Dubysos regional park protects picturesque Dubysa river valley landscape, with its confluents, meadows, hills, and high slopes. There is also important cultural value of the area, as it is homeland of great Lithuanian poet Maironis. Here you can see the longest and highest rail bridge in Lithuania (Lyduvėnai bridge). Dubysa provides opportunities to enjoy clear waters full of fish, invertebrates, birds, and water mammals (beavers, otters) while kayaking or fishing.

Official website

Nemunas delta regional park

Nemunas delta (Nemuno deltos) regional park protects one of the largest unmodified deltas in the Baltic sea area. The heart of this park is Rusne island, the lowest point of which sits below sea level (-1.3 m). Rusne island is furrowed with countless channels and streams. Massive floods occur in spring, bringing tons of melting snow and ice water to the delta, flooding thousands of hectares of land. Local people have adapted to live in this extremely wet part of Lithuania and have installed complicated polder and pump system to be able to exploit fertile lands. However, farm lands occupy only a small portion of the delta and the majority of shores, rivers and ever-changing islands are left for the wildlife. Nemunas delta is very attractive bird spotting destination, because it lies on the North-South bird migration route. In spring you can see thousands of geese, ducks, waders, terns, gulls, swans, shags, cormorants, cranes and eagles all resting in vast flooded fields. Many Red List species of birds can be spotted in this park, white-tailed eagle being the most impressive one. Here you can also see one of the oldest bird ringing stations in the world – Ventės horn bird ringing station (operating since 1929).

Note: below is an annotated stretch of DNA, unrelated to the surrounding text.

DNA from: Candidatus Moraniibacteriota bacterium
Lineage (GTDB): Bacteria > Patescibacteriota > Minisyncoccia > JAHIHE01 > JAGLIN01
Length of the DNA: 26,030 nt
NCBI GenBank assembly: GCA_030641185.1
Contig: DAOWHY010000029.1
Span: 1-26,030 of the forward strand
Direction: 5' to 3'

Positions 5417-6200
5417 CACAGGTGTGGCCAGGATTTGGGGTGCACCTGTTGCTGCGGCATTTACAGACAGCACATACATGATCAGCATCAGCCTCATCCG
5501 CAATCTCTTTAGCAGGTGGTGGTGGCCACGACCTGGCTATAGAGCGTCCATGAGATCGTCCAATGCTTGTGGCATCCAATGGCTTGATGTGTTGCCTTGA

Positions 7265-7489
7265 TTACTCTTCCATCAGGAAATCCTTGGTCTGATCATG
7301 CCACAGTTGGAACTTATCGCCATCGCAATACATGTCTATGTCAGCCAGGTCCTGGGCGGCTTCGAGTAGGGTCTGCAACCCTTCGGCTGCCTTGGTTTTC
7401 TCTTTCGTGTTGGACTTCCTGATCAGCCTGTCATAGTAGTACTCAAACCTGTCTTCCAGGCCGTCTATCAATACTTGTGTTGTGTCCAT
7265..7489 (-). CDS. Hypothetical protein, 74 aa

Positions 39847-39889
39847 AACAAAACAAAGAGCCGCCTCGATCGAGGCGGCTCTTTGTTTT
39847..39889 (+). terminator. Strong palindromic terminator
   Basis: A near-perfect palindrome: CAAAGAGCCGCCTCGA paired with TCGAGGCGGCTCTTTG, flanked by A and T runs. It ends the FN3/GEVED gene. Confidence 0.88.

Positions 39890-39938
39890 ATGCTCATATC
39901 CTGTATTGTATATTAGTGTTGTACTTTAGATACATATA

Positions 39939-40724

Official website

Nemunas loop regional park

Nemunas loop (Nemuno kilpų) regional park’s beauty is hard to imagine until you climb somewhere higher to appreciate gracious meandering of the largest Lithuania’s river Nemunas. The regional park protects beautiful landscape of Nemunas loops, natural river valleys, high river cliffs and one of the oldest and most valuable forests in Lithuania – Punios forest. The average tree age in Punios forest is 90 years, but there are individuals who might be older than 500 years. Park’s visitor center is situated in resort town Birštonas, which is well known for propagation of Kneipp’s philosophy and natural mineral water streams. To be able to gaze over the Nemunas loops, Birštonas and forests surrounding it, visitors are invited to climb a 45 m high watch tower.

Official website

Metelių regional park

Metelių regional park was established to protect unique landscape of the three largest south Lithuania lakes Dusia (23.17 km2), Metelys (12.92 km2) and Obelija (5.73 km²). It also protects historical sites and cultural heritage – mound complexes and linear settlements. The lakes are thriving with fish, amphibians and birds and their shores are rich in plant diversity. There are 30 fish species found in the park, of which 3 are protected within the European Union. There are 16 amphibian and reptile species of which 3 are protected within the European Union. Large flocks of migrating water birds stop here for rest in spring. The highlight species of this protected area is European pond turtle (Emys orbicularis) which lives freely in the little ponds and swamps of the park.